‘Twas the night before Christmas and all through the house

So to the parodist, your challenge is not only to get twelve syllables, but to put the stressed syllables in the correct place. I confess, in my first attempt (an engineer’s twist on the original, which pre-dates web browsers and is therefore too obsolete to post, so don’t ask), I broke the meter several times. (I also had the audacity to rhyme “stanza” with “panzer”. Don’t ask.) Trust me, these metrical flaws stand out like a sore thumbs, and if you expect the listener or reader to forgive you, the rest had better be pretty darned good. Most versions I encounter aren’t.

It doesn’t help that Moore doesn’t strictly follow the meter – the initial anapest is often replaced with an iamb, dropping the first syllable of the line, as early as the third line of the poem. In most cases, the rhyming line follows suit; in some, it does not:

The moon on the breast of the new-fallen snow,

Gave a luster of midday to objects below,

But even if you’re trying to follow Moore’s version exactly and keep the variations in the same place, it’s still not rocket science. Make your words work for you. If one doesn’t fit, throw it out, and choose a different word. Above all, if you believe that your idea for a humorous parody is good enough to spend time on it, then commit to it, and give it the effort it deserves. And, as the saying goes, don’t be afraid to kill your darlings. If you can’t make an idea work in a sentence, take it out, and use another idea in its place. With a little hard work, you can produce something to be proud of. But if you’re not willing to put in the work, don’t assume your coworkers at the holiday party are laughing with you, as you read your clever verse.

And above all, if you haven’t taken the time to get it right, don’t ask me to read it, or I’ll blog about it next year…

Some poems that have remained firmly embedded in my memory since childhood:

The Table and the Chair”, by Edward Lear

Skipper Ireson’s Ride”, by John Greanleaf Whittier

The Rime of the Ancient Mariner”, by Samuel Taylor Coleridge

Jabberwocky”, by Lewis Carrol

The Charge of the Light Brigade”, by Alfred, Lord Tennyson


Chester Campbell said...

Interesting comments, Jonathan. I used to dabble in poetry but haven't for years. I've enjoyed doing parodies and agree they need to be done right. I recall the last three from your childhood list, but the Lear and Whittier poems weren't on my radar back then.

Bill Kirton said...

Couldn't agree more - both with the sentiments about rhythms sometimes being so beautiful they almost make what they're saying secondary, and with the tricky nature of parody. You've reminded me, too, of C.L. Edson's parody of Poe's The Raven. The rhythms of the original are spell-binding but Edson's take on them is hilarious. If you don't know it, seek it out. It's worth it, I promise you.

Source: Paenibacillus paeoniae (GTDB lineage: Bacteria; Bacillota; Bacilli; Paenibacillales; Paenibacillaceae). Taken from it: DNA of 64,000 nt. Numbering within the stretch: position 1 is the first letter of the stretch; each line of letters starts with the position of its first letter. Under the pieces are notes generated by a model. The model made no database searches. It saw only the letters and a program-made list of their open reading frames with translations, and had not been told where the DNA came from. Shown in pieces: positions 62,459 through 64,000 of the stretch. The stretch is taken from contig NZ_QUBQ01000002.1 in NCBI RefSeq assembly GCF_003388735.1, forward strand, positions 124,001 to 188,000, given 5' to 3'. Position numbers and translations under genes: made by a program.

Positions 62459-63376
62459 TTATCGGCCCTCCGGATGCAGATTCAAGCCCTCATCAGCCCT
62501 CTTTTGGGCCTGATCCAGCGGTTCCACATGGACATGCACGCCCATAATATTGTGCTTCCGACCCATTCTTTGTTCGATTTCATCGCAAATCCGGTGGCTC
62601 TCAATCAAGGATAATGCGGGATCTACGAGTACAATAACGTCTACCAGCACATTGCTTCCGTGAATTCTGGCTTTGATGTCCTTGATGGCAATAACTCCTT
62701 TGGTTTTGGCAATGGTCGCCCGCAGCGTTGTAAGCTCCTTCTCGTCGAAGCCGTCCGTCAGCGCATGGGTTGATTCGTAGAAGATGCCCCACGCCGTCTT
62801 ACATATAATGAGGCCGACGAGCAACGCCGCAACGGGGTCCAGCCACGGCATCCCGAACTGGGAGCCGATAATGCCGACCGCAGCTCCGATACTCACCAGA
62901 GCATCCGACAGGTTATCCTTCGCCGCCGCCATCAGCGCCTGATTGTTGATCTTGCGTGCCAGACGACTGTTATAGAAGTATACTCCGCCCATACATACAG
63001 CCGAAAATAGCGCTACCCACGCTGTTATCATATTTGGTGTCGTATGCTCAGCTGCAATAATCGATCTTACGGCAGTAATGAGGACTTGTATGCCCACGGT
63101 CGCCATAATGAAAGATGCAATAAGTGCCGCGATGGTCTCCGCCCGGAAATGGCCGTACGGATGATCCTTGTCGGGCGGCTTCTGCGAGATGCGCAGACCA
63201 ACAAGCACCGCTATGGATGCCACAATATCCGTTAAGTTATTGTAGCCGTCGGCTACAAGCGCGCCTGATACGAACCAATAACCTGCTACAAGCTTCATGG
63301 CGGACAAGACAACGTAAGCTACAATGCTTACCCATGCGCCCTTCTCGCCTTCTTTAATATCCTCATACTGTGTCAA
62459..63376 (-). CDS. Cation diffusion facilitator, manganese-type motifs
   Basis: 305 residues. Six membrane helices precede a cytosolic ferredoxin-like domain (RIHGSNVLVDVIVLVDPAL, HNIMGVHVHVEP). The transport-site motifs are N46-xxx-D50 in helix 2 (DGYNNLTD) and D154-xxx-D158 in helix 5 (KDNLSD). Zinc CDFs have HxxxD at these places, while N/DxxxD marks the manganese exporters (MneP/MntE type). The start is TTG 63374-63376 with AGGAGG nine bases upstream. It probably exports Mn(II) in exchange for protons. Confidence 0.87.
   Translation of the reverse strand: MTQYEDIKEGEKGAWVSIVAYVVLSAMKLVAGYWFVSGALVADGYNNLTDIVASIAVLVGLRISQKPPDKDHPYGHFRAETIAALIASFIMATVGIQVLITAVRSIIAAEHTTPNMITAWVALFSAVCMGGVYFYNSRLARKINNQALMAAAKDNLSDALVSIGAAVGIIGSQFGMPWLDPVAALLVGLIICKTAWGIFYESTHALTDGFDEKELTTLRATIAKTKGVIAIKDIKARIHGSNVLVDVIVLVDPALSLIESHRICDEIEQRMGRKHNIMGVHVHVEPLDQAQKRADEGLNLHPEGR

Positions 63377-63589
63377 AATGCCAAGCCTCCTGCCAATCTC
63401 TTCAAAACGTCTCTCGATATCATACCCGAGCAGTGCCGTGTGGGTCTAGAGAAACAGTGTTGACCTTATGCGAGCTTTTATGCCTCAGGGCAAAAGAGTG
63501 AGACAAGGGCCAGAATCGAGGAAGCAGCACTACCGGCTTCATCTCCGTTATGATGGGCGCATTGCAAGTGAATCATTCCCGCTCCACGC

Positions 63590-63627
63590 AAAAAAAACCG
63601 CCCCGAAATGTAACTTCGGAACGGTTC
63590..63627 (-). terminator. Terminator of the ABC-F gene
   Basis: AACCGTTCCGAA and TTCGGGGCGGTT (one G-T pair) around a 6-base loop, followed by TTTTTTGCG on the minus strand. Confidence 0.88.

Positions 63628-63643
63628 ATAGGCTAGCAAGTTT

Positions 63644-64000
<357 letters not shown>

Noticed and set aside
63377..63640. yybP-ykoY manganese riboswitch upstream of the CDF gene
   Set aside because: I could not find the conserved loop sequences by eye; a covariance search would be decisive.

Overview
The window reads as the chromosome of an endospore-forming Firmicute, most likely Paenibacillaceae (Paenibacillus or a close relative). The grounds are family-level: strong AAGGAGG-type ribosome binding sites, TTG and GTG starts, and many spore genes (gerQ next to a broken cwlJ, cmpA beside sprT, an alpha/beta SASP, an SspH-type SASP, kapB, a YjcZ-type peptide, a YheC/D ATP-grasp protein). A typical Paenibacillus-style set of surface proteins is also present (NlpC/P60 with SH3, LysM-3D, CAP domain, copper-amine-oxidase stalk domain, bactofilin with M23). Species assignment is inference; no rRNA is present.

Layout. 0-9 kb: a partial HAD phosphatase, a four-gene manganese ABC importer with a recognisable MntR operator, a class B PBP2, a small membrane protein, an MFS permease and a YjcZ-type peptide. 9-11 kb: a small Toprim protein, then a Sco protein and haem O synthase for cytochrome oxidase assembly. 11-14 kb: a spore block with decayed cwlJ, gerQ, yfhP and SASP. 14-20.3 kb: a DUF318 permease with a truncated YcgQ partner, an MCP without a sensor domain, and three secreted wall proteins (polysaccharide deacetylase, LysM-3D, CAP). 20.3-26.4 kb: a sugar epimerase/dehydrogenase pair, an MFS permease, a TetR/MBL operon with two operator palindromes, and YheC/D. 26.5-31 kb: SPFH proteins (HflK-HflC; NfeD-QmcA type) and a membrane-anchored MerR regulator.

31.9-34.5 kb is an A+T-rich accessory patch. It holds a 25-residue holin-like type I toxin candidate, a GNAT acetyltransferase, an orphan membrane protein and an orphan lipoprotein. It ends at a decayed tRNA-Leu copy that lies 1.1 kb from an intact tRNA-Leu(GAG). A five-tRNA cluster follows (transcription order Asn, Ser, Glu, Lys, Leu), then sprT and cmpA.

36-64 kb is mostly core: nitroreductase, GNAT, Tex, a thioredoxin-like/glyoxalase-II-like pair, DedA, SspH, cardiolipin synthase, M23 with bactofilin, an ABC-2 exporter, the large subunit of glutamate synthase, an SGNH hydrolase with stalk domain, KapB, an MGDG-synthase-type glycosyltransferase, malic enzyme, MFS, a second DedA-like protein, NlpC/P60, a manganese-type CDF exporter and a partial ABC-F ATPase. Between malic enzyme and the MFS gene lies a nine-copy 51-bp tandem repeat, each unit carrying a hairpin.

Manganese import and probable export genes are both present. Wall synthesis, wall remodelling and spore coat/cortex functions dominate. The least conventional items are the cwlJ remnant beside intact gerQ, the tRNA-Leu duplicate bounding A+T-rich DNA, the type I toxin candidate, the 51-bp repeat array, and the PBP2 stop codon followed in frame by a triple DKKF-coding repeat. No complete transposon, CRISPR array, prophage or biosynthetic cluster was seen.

Jonathan E. Quist said...

Chester -

Regarding Skipper Ireson's ride: Benjamin "Flood" Ireson was captain of the schooner Betsy, which appeared to ignore a distress flare from the Active during a heavy a storm. When Active's captain and the few survivors reached land and the story spread, Captain Ireson was tarred and feathered, and run out of town in a cart, followed by taunts of the fishwives who'd lost husbands and sons on the Active.

When I studied it in school, our teacher played a professional reading, with all the dialogue in character. The outraged shrieks of those widows still echoe in my mind.

Years after the event, the truth came out - Ireson had ordered the Betsy to give aid, but his mutinous crew, fearing for their lives, turned ashore, and saddled Ireson with responsibility. He never attempted to clear his name, despite most of his crew admitting their part.

By the time the story reached Whittier, Ireson's nickname had changed from "Flood" to "Floyd".
Some years after Skipper Ireson's Ride was published, Charles Buxton Going attempted to set the record straight, but his poem was neither as skillfully rendered nor as dramatic as Whittier's, and Floyd Ireson was doomed to be reviled by literary posterity.

Jonathan E. Quist said...

Thanks for that! I found a copy of Edson's "Ravin's of a Piute Poet Poe", and you're right, it's a hoot and a half.

Edson lays it on thick, but well.